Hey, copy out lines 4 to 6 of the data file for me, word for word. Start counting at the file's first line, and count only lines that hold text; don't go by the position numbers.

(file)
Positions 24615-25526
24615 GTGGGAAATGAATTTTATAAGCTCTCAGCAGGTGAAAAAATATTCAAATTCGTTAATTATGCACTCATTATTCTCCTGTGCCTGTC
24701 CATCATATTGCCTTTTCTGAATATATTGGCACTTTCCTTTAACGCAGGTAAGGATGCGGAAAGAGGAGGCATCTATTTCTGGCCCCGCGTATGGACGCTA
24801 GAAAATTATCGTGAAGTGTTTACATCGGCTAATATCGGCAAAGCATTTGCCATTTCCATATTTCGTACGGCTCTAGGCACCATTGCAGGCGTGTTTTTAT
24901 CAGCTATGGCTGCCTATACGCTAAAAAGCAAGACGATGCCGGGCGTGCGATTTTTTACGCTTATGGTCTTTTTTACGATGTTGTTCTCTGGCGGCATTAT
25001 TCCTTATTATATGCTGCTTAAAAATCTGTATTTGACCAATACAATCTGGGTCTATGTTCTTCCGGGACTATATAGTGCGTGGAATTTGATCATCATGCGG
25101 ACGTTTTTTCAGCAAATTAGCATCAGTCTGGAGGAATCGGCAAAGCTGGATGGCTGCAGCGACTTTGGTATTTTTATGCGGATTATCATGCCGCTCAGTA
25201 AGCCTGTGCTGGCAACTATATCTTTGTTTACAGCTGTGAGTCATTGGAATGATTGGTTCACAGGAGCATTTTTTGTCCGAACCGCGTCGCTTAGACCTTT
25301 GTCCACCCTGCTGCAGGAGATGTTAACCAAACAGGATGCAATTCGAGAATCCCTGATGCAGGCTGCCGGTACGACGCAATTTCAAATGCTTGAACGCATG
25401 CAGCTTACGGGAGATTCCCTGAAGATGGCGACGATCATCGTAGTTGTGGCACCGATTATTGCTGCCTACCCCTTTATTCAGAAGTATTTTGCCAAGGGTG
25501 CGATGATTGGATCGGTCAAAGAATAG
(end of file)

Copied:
24801 GAAAATTATCGTGAAGTGTTTACATCGGCTAATATCGGCAAAGCATTTGCCATTTCCATATTTCGTACGGCTCTAGGCACCATTGCAGGCGTGTTTTTAT
24901 CAGCTATGGCTGCCTATACGCTAAAAAGCAAGACGATGCCGGGCGTGCGATTTTTTACGCTTATGGTCTTTTTTACGATGTTGTTCTCTGGCGGCATTAT
25001 TCCTTATTATATGCTGCTTAAAAATCTGTATTTGACCAATACAATCTGGGTCTATGTTCTTCCGGGACTATATAGTGCGTGGAATTTGATCATCATGCGG